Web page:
Structure and Distribution of an Unrecognized Interstitium in Human Tissues

Scientific Reports volume 8, Article number: 4947 (2018)


Confocal laser endomicroscopy (pCLE) provides real-time histologic imaging of human tissues at a depth of 60–70 μm during endoscopy. pCLE of the extrahepatic bile duct after fluorescein injection demonstrated a reticular pattern within fluorescein-filled sinuses that had no known anatomical correlate. Freezing biopsy tissue before fixation preserved the anatomy of this structure, demonstrating that it is part of the submucosa and a previously unappreciated fluid-filled interstitial space, draining to lymph nodes and supported by a complex network of thick collagen bundles. These bundles are intermittently lined on one side by fibroblast-like cells that stain with endothelial markers and vimentin, although there is a highly unusual and extensive unlined interface between the matrix proteins of the bundles and the surrounding fluid. We observed similar structures in numerous tissues that are subject to intermittent or rhythmic compression, including the submucosae of the entire gastrointestinal tract and urinary bladder, the dermis, the peri-bronchial and peri-arterial soft tissues, and fascia. These anatomic structures may be important in cancer metastasis, edema, fibrosis, and mechanical functioning of many or all tissues and organs. In sum, we describe the anatomy and histology of a previously unrecognized, though widespread, macroscopic, fluid-filled space within and between tissues, a novel expansion and specification of the concept of the human interstitium.


The interstitial space is the primary source of lymph and is a major fluid compartment in the body. While the anatomy and composition of the interstitial space between cells is increasingly understood, the existence, location, and structure of larger inter- and intra-tissue spaces is described only vaguely in the literature. This is particularly important in reference to “third spacing” (interstitial fluid build-up) and when considering overall interstitial fluid flow and volume, which have not been well studied1.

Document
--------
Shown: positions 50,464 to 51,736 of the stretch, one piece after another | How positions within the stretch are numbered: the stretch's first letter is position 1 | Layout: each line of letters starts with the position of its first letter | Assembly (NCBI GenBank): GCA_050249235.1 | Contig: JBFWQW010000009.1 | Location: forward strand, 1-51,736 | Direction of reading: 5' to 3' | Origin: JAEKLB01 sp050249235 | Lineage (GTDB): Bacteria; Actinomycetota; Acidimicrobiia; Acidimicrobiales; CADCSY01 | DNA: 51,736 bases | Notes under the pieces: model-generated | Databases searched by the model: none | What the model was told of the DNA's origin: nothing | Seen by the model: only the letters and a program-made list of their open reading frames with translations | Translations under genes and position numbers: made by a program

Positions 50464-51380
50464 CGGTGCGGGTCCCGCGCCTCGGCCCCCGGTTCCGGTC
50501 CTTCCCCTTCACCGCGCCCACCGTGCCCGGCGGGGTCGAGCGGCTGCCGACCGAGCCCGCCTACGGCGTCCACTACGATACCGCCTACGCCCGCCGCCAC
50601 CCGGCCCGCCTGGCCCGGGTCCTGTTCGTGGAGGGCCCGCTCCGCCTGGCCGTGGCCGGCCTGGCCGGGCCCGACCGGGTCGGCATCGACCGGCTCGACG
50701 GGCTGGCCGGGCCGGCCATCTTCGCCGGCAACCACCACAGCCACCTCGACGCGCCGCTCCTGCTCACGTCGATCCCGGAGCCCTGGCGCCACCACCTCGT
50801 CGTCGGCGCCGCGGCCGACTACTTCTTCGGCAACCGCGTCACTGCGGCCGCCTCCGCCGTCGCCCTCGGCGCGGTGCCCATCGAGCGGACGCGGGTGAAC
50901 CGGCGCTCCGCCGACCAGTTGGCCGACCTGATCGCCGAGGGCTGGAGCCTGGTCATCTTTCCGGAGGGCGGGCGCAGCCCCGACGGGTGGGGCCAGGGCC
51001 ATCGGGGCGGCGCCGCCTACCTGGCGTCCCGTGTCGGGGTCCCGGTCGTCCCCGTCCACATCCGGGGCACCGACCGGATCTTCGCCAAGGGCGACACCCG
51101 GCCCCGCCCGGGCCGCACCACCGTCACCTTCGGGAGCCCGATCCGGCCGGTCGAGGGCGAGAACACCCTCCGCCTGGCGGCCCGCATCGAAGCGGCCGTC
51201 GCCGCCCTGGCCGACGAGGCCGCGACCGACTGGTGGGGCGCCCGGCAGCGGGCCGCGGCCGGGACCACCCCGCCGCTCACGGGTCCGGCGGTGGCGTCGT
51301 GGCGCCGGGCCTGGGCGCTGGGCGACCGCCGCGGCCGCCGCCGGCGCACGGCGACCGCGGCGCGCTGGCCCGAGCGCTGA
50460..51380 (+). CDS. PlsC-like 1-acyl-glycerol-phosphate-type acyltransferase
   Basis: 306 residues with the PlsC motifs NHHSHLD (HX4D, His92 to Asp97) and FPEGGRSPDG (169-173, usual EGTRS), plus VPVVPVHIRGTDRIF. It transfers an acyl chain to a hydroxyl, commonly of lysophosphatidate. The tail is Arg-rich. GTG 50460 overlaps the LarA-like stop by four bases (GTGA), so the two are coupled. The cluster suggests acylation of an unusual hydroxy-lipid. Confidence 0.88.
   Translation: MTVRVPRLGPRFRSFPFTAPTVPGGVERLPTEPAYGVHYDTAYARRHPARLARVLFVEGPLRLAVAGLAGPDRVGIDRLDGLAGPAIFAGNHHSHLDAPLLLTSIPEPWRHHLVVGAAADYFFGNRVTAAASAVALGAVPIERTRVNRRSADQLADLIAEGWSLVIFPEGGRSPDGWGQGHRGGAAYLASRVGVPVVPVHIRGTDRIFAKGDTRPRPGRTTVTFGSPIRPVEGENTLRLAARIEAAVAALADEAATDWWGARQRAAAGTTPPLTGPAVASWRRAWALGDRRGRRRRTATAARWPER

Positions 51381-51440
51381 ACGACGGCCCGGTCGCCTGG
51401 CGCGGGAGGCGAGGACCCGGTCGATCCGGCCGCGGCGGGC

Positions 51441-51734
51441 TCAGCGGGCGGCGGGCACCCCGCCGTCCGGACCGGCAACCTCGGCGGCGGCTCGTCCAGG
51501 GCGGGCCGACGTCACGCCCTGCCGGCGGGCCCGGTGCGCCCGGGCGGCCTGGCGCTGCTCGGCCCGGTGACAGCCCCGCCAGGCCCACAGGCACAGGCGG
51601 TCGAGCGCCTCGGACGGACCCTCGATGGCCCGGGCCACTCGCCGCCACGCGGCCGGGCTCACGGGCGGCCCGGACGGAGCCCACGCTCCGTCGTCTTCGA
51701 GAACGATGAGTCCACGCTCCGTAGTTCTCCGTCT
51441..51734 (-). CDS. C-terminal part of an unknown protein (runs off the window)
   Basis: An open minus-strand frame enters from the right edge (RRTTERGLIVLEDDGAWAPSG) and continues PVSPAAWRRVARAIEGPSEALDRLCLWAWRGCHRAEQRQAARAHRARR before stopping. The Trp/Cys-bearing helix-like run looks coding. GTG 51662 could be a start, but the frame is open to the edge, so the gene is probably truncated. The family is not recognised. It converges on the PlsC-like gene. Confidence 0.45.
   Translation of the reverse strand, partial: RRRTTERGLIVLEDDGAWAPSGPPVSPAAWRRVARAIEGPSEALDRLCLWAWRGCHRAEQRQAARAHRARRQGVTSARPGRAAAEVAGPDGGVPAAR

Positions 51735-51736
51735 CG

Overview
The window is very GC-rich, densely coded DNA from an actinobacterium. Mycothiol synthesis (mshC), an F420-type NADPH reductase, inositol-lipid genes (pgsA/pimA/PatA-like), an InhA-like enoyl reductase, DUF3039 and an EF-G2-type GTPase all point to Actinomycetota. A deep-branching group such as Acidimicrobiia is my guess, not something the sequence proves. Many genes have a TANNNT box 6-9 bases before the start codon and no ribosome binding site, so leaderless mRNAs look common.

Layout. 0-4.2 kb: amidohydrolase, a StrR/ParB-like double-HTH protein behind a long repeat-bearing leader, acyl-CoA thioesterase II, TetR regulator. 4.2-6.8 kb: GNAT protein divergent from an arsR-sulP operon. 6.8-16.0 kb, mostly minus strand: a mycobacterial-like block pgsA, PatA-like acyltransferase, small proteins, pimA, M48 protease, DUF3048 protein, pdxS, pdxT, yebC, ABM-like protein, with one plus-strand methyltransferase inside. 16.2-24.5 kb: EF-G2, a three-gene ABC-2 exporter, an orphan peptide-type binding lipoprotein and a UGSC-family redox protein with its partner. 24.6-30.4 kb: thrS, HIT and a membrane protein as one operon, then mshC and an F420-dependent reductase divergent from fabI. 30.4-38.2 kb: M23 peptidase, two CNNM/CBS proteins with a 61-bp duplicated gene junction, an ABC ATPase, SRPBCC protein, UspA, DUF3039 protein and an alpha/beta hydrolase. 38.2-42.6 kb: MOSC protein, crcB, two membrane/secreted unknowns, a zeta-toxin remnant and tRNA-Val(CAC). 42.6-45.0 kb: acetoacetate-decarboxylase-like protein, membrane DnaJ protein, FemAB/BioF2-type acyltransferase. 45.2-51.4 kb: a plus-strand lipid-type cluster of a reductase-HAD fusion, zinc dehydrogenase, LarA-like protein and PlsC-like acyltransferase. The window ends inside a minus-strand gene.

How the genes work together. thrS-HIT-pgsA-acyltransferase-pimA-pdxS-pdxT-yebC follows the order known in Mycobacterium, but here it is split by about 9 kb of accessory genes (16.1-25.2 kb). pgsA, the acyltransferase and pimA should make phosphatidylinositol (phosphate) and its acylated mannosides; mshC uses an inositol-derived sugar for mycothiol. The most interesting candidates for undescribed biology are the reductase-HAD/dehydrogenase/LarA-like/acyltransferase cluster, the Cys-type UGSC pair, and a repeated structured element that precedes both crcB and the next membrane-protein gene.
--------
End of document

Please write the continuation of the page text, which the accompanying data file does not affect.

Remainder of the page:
Advances in in vivo microscopy offer the potential to identify new, functionally-relevant anatomical structures in humans. Lymphatic vessels in the brain, for example, were recently identified for the first time using in vivo multiphoton microscopy imaging through a thinned skull preparation2. Probe-based Confocal Laser Endomicroscopy (pCLE) is an in vivo imaging technology that provides real-time histologic assessment of tissue structures during endoscopy, generally after intravenous injection of fluorescein. We and others have observed that, in the extrahepatic bile ducts and pancreatic ducts, pCLE at the fixed focal length of 60–70 μm shows a submucosal “reticular pattern” (Fig. 1A,B) consisting of 20 μm wide dark branching bands surrounding large, fluorescein-filled polygonal spaces3. These have no obvious correlate to known structures. Although endoscopists have suggested that this network represents capillaries or lymphangioles3, neither structure can explain the reticular pattern of dark bands and bright, fluid-filled spaces.

figure 1
Figure 1